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For some time now, researchers across the US have noticed a disturbing trend: the incidence of heart attacks increases during the winter holiday season. One 2004 study, published in Circulation—a publication of the American Heart Association—even found distinct spikes around Christmas and New Year’s Day.

In the extensive study, which encompassed 28 years of data, researchers at the University of California, San Diego, and Tufts University School of Medicine examined 53 million U.S. death certificates from 1973 to 2001. They discovered an overall increase of five per cent more heart-related deaths during the holiday season.

When they broke their research into individual years, they found varying increases in cardiac deaths for every holiday period, with the exception of two. In fact, they noticed the number of cardiac deaths higher on December 25 than on any other day of the year, second highest on December 26, and third highest on January 1.

We are all familiar with the known risk factors for heart disease. You know, the things that are bad for us: smoking, hypertension, high cholesterol, diabetes, lack of exercise and age. But what is it about the holiday season that makes the risk that much greater?

Robert A. Kloner, MD, PhD, a cardiologist and researcher at Good Samaritan Hospital in Los Angeles and a professor at the Keck School of Medicine at the University of Southern California says a few factors may come into play. In a 2011 article, Kloner suggests that the most prominent of these is that the holidays mess with our schedules and routine, our stress levels, and exacerbate our tendency toward overindulgence.

“During the holidays, legions of Americans eat too much and drink more alcohol while ditching their exercise routine. Needless to say, this combo isn’t healthy for the heart,” Kloner says. In addition, “people tend to gain weight during the holiday season and take in more salt, which can put additional stress on a weakened heart.”

By no means comprehensive, this list offers a few other considerations:

  • Extra physical exertion, such as snow shovelling—depending on where you live;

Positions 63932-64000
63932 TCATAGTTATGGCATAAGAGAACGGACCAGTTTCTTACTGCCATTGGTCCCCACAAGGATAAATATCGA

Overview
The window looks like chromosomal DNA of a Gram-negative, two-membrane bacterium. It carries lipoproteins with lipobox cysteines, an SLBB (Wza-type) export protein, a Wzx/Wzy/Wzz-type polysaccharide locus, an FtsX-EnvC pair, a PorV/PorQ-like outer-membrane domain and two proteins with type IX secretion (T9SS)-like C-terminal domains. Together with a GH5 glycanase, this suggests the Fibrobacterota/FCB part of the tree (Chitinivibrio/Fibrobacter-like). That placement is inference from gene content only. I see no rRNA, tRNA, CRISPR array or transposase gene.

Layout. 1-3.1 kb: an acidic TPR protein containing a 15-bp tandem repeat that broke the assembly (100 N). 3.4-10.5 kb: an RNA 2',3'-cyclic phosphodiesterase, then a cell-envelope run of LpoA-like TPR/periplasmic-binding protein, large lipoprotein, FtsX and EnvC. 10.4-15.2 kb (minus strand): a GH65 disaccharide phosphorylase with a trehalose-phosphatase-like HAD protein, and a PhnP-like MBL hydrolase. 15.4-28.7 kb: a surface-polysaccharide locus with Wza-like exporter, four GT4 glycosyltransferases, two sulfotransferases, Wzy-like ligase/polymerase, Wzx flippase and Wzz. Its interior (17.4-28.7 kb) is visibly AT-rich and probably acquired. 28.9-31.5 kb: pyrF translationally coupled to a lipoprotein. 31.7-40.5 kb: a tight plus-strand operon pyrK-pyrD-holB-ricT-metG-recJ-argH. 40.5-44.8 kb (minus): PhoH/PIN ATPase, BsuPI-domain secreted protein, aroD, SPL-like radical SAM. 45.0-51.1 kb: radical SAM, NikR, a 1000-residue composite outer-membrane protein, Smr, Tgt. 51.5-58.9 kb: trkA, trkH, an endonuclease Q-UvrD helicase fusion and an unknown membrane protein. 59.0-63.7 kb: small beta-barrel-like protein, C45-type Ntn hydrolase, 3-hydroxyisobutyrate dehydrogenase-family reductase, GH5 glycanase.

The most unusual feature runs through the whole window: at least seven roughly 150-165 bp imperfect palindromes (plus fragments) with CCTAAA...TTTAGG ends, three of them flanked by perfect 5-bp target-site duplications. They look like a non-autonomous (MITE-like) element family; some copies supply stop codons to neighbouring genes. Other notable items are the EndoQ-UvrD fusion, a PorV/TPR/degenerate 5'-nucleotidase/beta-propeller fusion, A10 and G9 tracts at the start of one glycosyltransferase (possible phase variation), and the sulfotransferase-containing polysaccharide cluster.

• Cold weather acts as a vasoconstrictor, which means it narrows the blood vessels, which would increase the risk of heart attack; 
  • Delaying seeking help or treatment because you don’t want to disrupt holiday celebrations;
  • Traveling schedules may not allow immediate access to emergent health care, if required.

While the exact reason for the upward trend over the holiday season can’t accurately be determined, both Kloner and the American Heart Association recommend some common-sense measures that can help you mitigate your risk.

  1. Stay warm.
    Pile on the layers. If you can’t avoid exposure to very cold temperatures, at least make sure you’re dressed appropriately for the weather when you do have to go outside.

  2. Take a load off.
    Depending on where you live, the snow may still be falling. But, as much as you can, steer clear of heart stressors, including too much physical exertion (especially snow shovelling). Embrace the spirit of the season and let go of anger and emotional stress as much as you can.

  3. Make good choices.
    Holiday parties are the rule of the season, but keep moderation as your focus. As much as you can, avoid excess salt and alcohol. Too much drinking and binge drinking can lead to an abnormal heart rhythm in which disorganized electrical signals cause the heart’s two upper chambers to contract irregularly.This phenomenon, called Atrial fibrillation, can increase the risk of stroke, heart attack, andheart failure.

  4. Lastly, and probably most importantly, don’t give up on regular exercise.
    Richard Stein, professor of medicine and cardiology at the New York University School of Medicine in New York City and a spokesman for the American Heart Association advises going into the season with a plan.

    He recommends making a pact with yourself, for example, “For these three weeks I will get at least 30 minutes of activity per day, I’ll have a reasonably healthy breakfast and lunch and limit the sweets. And I’ll leave my meds out on the dresser so I won’t leave the house without having taken them.”

I would take that one step further and suggest that if you feel like you’re going to slip up, tell someone close to you and create some accountability.

If, between the parties and the shopping, you don’t have time to hit the gym, make some simple changes to incorporate movement into your daily activities. Get off the bus a stop or two early and walk to work, or pick up the pace on family activities.

Even better, if you can build movement into your regular workday, do it. Choose to take the stairs rather than the elevator. Or add some products to your office that help you move without compromising your productivity, like a sit-stand desk, desk pedals, or a treadmill desk.

Once the holidays are over, you can return to your usual heart-healthy routine if you have one. And if you don’t, there’s no better time to start one than the present.

The WalkTop Treadmill Desk by Fitneff allows you to incorporate movement into your day at work or at home. Stay active this holiday season with the WalkTop, or give one as a gift to someone you love. 


About Janine Dilger

Janine Dilger is the Calgary-based Director of Communications at Fitneff Inc. Fitneff is dedicated to providing innovative products and solutions that help busy people make their productive time more active. The WalkTop by Fitneff allows you to incorporate movement into your day at work or at home.


@fitneff / @walktop

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